Date of Interview: 27 September 2001
Interviewers: Dr. Randy Papadopoulos, Naval Historical Center; CAPT Tom Blake, CAPT Michael McDaniel, & CAPT Ray Pietrzak, USNR, Navy Combat Documentation Detachment 206
At the time of the attack, LTJG Parks was serving on the staff of VADM Patricia Tracey, Director of Navy Staff (DNS). On the morning of the attack, he was at work at the Pentagon.
LTJG Parks was awarded the Meritorious Service Medal for his actions on the day of the attack. This medal is awarded to any member of the United States Armed Forces who has achieved distinction through outstanding non-combat meritorious achievement or service to the United States. The Bronze Star Medal would be awarded in recognition of comparable combat achievement or service.
Oral History Summary:
In the minutes before the plane hit the Pentagon, LTJG Parks was in his office on the fourth deck of the A Ring off Corridor 6. He was watching news coverage of the attacks in New York City when he heard and felt an explosion. Looking out his window, he saw debris and knew that they needed to evacuate. After securing their spaces, they were directed to the courtyard and then to the North Parking Lot. There, LTJG Parks volunteered to assist as a stretcher bearer and helped load triage patients into vehicles for transport to the hospital. After a time, he was part of the team that was tasked with setting up a temporary morgue. The morgue went unused because the FBI wouldn't allow anyone to access the Pentagon. LTJG Parks was frustrated that the FBI was more concerned with securing evidence than locating survivors that may have been trapped. Instead of standing around, he managed to get back into the building three times after the FBI stopped allowing people back in. He wanted to do ensure he'd done everything he could to find any survivors.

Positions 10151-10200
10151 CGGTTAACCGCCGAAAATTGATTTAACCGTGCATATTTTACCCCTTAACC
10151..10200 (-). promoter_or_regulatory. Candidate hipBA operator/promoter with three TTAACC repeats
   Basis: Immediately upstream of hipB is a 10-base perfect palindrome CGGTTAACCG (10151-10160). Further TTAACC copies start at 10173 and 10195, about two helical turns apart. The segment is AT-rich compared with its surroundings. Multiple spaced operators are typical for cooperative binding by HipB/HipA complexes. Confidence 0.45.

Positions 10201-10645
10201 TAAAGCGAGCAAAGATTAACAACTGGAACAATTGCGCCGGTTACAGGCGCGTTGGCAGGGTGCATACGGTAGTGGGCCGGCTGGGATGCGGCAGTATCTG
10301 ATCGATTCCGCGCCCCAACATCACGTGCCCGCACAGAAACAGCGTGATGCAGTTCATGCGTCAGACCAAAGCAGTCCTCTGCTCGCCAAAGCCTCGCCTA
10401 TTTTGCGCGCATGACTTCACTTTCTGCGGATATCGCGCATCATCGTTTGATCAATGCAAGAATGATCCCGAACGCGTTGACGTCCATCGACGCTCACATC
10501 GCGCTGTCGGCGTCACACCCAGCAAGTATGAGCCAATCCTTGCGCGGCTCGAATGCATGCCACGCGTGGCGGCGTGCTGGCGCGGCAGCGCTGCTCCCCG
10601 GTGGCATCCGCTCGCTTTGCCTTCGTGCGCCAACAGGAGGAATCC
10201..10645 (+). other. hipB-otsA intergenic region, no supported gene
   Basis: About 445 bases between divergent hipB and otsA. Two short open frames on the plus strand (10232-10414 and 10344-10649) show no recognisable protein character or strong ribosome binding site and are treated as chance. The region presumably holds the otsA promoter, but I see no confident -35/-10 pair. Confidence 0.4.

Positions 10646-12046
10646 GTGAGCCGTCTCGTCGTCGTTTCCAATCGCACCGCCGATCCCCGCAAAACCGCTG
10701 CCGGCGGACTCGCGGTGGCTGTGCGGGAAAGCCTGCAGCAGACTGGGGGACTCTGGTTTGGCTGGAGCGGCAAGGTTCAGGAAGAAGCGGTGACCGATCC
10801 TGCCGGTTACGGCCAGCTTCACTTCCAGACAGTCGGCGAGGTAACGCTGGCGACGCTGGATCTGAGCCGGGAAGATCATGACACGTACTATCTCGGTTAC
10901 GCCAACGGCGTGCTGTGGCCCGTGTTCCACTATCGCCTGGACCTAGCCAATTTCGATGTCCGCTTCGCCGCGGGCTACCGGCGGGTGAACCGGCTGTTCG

In his oral history, LTJG Parks was critical of the lack of evacuation plan and the risk of having such a large group of people in the courtyard since the perimeter was secured. He also discussed his involvement in the CACO and funeral process and how Navy leadership was able to relocate quickly.